This page provides definitions of relevant islamic terms.
Iddah: The Quran mandates that a divorced woman should keep the iddah, a waiting period, after divorce. This lasts 3 menstrual cycles or 3 lunar months for those who do not menstruate. If she is pregnant, it will last until the pregnancy ends. The only restriction during the iddah is that she may not enter a new marriage.
Revocable: If a husband has pronounced a first or second Talaq, the husband is permitted to reconcile within the iddah period if the objective is to reconcile and not to oppress her. This is known as Ruju’. The ISC does not issue a certificate in this instance.
Irrevocable: Dissolution of a marriage by a Muslim Qadi (Judge) or Sharia Council or if Ruju did not happen during the iddah period. The couple may marry each other again in the future if both so wish, and will require a new Nikah with all the necessary conditions.
Absolutely irrevocable: When a husband has given 3 separate Talaqs which have been verified by the ISC, the couple are not permitted to reconcile during the iddah or to enter a fresh marriage with each other.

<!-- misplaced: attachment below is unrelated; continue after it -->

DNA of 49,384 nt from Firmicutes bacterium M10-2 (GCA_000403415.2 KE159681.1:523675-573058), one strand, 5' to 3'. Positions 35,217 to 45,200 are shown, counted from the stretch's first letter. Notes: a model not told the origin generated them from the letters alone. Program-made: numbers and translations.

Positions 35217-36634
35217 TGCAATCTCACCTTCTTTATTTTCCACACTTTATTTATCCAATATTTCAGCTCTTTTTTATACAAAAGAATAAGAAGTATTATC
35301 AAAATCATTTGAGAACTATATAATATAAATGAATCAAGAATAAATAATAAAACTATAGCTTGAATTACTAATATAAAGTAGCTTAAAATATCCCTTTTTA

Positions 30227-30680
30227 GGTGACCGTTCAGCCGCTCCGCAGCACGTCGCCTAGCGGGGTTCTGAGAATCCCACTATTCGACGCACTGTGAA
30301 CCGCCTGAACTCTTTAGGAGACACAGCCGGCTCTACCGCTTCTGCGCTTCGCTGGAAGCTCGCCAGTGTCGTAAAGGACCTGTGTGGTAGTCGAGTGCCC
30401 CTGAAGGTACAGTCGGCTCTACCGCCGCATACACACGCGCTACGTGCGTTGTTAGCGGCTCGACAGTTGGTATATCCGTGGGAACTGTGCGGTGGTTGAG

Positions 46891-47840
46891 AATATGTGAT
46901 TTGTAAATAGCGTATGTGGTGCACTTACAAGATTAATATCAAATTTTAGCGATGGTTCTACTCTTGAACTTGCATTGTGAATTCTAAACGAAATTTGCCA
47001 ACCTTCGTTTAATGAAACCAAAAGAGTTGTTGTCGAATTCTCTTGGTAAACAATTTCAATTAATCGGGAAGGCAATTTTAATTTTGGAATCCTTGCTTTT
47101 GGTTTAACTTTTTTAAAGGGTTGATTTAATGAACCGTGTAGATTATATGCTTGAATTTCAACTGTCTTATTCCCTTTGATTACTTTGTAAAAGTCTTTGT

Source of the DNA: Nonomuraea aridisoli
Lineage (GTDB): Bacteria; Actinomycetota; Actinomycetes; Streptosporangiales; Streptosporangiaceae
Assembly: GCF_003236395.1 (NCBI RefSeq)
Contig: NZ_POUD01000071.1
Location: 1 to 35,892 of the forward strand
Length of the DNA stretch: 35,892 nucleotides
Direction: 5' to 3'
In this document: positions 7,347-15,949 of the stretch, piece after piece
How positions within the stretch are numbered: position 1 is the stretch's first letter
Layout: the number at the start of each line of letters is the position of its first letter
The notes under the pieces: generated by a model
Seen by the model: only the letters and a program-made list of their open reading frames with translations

However, the Quran permits them to enter a fresh marriage with each other later in life if the woman has married someone in full honesty, but the marriage has ended due to death or legitimate divorce. It is forbidden for the woman to enter a fake marriage in which a second husband is contracted to marry and divorce her in order make her halal for her first husband.
Khula: The woman requests and receives her husband’s consent to divorce; the husband is permitted to ask for a financial consideration, such as the return of Mahr.
Faskh: A Qadi or Shari’a Council may dissolve a procedurally incorrect marriage, or a marriage in which the wife has made a valid application for divorce but the husband refuses to give consent.